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Aide to Madagascar leader accused of seeking bribe from gemstone miner


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The Madagascan president’s chief of staff has been charged in the UK with a bribery offence over an approach that the National Crime Agency said had been made to a gemstone mining company.

The NCA said Romy Andrianarisoa, chief of staff to president Andry Rajoelina, and Philippe Tabuteau, an associate of Andrianarisoa, were arrested on Thursday on suspicion of seeking a bribe from UK mining company Gemfields to obtain licences in the island nation.

According to the NCA, Andrianarisoa, 46, and Tabuteau, a 54-year-old French national, are suspected of seeking to secure bribes worth around £225,000 as well as a 5 per cent equity stake in Gemfields, which informed the NCA of the allegations.

Andrianarisoa and Tabuteau were arrested in London on Thursday afternoon, the agency said, at a meeting where they were suspected of having attempted to solicit a bribe. The arrest followed a “fast-paced investigation into suspected bribery in action,” said the NCA.

Gemfields has since 2008 owned Madagascar-based Oriental Mining, which is licensed to mine precious and semi-precious stones in the country. It currently holds licences to extract rubies, emeralds and sapphires there, according to updates from the London and Johannesburg-listed group, but it does not have any operating mines in the country. The NCA did not specify what licences the alleged offences related to.

“I am grateful to Gemfields for bringing this matter to our attention and for their ongoing co-operation with the investigation,” said Andy Kelly, head of the international corruption Unit at the NCA.

“Their quick reactions to engage the NCA have been critical to our ability to pursue this case.”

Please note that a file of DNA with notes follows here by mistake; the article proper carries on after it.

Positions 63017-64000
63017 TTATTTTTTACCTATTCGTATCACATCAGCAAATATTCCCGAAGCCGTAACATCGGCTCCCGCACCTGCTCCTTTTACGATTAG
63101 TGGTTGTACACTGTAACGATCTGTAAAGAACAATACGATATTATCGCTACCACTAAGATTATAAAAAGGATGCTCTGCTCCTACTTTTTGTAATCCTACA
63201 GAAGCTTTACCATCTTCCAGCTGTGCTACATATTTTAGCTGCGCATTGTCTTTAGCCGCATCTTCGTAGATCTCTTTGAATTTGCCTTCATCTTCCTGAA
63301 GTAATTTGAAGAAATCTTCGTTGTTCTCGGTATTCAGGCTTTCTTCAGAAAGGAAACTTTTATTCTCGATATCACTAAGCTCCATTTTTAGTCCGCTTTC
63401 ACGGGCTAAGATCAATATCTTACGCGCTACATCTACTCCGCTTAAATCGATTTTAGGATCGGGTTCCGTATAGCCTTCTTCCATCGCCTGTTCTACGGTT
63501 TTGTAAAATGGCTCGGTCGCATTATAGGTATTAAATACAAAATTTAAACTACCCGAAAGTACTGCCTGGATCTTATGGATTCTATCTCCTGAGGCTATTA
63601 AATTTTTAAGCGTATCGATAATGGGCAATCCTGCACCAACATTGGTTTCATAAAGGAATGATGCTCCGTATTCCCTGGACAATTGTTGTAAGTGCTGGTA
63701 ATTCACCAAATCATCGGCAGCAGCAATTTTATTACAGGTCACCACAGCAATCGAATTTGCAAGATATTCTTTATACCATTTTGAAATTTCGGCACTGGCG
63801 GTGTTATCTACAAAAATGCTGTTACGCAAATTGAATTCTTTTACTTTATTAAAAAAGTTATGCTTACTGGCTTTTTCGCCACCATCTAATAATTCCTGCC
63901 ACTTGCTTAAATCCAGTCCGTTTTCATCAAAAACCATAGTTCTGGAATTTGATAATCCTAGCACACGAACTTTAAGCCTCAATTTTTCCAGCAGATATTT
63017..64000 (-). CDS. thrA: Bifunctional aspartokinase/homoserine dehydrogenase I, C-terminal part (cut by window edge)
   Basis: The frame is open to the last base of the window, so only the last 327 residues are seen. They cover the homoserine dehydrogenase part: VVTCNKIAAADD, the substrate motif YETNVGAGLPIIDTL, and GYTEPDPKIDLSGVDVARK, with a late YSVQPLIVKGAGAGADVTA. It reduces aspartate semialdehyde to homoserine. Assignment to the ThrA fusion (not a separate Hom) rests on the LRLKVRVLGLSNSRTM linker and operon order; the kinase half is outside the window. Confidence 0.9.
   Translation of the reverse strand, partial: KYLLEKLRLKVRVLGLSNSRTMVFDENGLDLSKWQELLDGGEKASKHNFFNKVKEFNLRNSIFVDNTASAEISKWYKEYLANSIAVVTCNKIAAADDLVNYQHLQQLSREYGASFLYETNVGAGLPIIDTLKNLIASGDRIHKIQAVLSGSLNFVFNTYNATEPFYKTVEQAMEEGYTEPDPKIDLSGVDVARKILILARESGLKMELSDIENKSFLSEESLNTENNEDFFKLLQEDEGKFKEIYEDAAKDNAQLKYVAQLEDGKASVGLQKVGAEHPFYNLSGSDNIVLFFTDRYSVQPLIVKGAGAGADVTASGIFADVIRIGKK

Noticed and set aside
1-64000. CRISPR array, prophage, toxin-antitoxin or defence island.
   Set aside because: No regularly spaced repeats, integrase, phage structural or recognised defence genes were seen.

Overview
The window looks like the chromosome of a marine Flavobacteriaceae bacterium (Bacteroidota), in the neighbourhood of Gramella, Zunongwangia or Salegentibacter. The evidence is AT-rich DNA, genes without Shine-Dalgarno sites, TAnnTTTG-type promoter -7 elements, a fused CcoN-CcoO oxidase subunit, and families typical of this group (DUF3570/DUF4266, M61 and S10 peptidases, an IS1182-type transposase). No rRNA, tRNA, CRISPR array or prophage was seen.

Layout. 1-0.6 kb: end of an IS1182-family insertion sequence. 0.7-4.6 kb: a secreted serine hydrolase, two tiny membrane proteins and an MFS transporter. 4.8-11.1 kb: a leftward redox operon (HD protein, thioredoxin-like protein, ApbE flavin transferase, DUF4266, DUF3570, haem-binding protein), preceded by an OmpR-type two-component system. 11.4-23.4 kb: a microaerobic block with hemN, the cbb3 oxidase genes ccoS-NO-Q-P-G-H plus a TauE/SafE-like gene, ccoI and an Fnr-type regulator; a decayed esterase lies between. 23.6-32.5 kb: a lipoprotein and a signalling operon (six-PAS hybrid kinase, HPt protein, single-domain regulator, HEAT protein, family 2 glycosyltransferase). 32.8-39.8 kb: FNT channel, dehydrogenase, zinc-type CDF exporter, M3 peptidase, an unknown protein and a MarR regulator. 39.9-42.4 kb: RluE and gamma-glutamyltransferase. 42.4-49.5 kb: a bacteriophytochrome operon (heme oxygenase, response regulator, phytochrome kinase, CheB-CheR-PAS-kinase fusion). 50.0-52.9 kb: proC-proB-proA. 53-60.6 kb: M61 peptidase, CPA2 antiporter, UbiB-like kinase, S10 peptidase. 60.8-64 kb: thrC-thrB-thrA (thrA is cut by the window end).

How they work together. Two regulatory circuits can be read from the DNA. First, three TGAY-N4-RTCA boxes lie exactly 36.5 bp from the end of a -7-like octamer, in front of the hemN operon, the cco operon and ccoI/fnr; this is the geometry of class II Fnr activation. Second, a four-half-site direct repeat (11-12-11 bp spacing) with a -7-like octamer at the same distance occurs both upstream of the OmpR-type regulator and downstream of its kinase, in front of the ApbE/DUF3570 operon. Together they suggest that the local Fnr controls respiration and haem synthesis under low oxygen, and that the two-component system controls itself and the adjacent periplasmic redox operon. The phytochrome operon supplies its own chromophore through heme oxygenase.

The pair were remanded in custody until their hearing on 8 September at Southwark Crown Court. Each has been charged with one count of requesting, agreeing to receive or accepting a bribe under the Bribery Act 2010.

Offences under the relevant section of the act can incur fines or a jail sentence of up to 10 years.

Gemfields declined to comment. The Madagascan government, Andrianarisoa and Tabuteau did not immediately respond to requests for comment.

There is no suggestion of allegations against Rajoelina, a DJ and entrepreneur turned politician. He was previously president from 2009 to 2014, after a military mutiny threw its support behind him, ending a political stand-off.

He won the presidency again in 2018 elections. The first round of the next presidential election is scheduled to be held in November.

Mining has traditionally been a major industry in Madagascar, contributing to the majority of inbound investment into the country between 2005 and 2013. However, that has slowed in recent years, partly as a result of political uncertainty in the wake of the 2009 coup.



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